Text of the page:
Beach Institute African American Cultural Center Tours and Activities
Located in the Savannah Historic District, the Beach Institute African American Cultural Center (better known as the Beach Institute) was established in 1867 as the city’s first school built specifically for African-American students to assimilate into white society. Today, the Beach Institute is a museum and houses more than 230 woodcarvings by renowned folk artist Ulysses Davis.
The school was originally named for Alfred E. Beach, editor of Scientific American, who donated the funds to purchase the site. When it opened, Beach Institute was originally staffed by white female teachers from the north and had an initial enrollment of 600 students. By 1874, it underwent a change of hands to the Savannah Board of Education, and in 1875, it became a free public school for black children. Enrollment began declining as other area schools opened, forcing the Beach Institute to close its doors in 1919.
Today, the old building serves as an African-American Cultural Center and offers programs and exhibits that feature African-American influenced arts and crafts, like Davis’ noted woodcarvings. Davis was a Savannah barber with an incredible talent for carving wood. His works reflected his deep faith and have been recognized as important examples of African-American vernacular art.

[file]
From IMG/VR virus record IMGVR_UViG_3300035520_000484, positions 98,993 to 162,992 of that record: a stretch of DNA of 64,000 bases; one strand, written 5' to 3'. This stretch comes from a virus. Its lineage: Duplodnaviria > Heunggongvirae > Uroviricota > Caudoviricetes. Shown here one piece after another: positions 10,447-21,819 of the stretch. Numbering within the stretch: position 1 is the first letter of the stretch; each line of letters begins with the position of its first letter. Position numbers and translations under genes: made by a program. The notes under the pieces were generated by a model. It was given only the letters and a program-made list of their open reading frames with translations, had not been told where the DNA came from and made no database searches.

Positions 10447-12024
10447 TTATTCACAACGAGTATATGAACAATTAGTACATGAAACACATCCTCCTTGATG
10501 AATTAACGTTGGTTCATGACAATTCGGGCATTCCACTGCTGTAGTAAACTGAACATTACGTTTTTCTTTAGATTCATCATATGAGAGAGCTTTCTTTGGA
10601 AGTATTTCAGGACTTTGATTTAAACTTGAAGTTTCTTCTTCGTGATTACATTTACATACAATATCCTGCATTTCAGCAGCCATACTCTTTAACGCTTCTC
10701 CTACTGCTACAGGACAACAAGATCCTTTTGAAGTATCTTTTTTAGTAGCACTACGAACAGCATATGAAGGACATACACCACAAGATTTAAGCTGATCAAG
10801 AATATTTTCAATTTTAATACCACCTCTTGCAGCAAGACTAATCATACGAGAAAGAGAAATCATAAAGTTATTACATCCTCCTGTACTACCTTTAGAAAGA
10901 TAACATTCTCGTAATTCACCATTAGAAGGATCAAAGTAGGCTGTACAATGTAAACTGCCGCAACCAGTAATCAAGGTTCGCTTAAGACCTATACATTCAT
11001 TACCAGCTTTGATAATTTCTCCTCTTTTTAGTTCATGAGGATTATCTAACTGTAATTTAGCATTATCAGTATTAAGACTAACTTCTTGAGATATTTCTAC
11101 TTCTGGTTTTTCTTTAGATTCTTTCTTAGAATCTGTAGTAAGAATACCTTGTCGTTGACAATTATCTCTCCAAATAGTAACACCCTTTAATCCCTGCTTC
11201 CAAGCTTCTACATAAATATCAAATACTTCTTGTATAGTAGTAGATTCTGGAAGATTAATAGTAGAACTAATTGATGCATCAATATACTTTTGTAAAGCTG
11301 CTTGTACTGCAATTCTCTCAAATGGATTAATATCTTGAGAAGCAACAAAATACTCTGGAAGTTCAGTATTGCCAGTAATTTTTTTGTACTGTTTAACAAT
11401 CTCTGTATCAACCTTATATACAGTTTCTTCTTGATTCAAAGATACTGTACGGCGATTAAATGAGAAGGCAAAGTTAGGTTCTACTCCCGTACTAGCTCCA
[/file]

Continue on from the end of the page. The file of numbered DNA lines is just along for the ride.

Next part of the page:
Tours and Activities to Experience Beach Institute African American Cultural Center
No results found.How about something else?See all Savannah tours
Frequently Asked Questions
- Things to do in Georgia
- Things to do in Charleston
- Things to do in Jacksonville
- Things to do in St Augustine
- Things to do in Gainesville
- Things to do in Daytona Beach
- Things to do in Greenville
- Things to do in Atlanta
- Things to do in Crystal River
- Things to do in Orlando
- Things to do in Cape Canaveral
- Things to do in Tampa
- Things to do in Fort Myers
- Things to do in South Carolina
- Things to do in Florida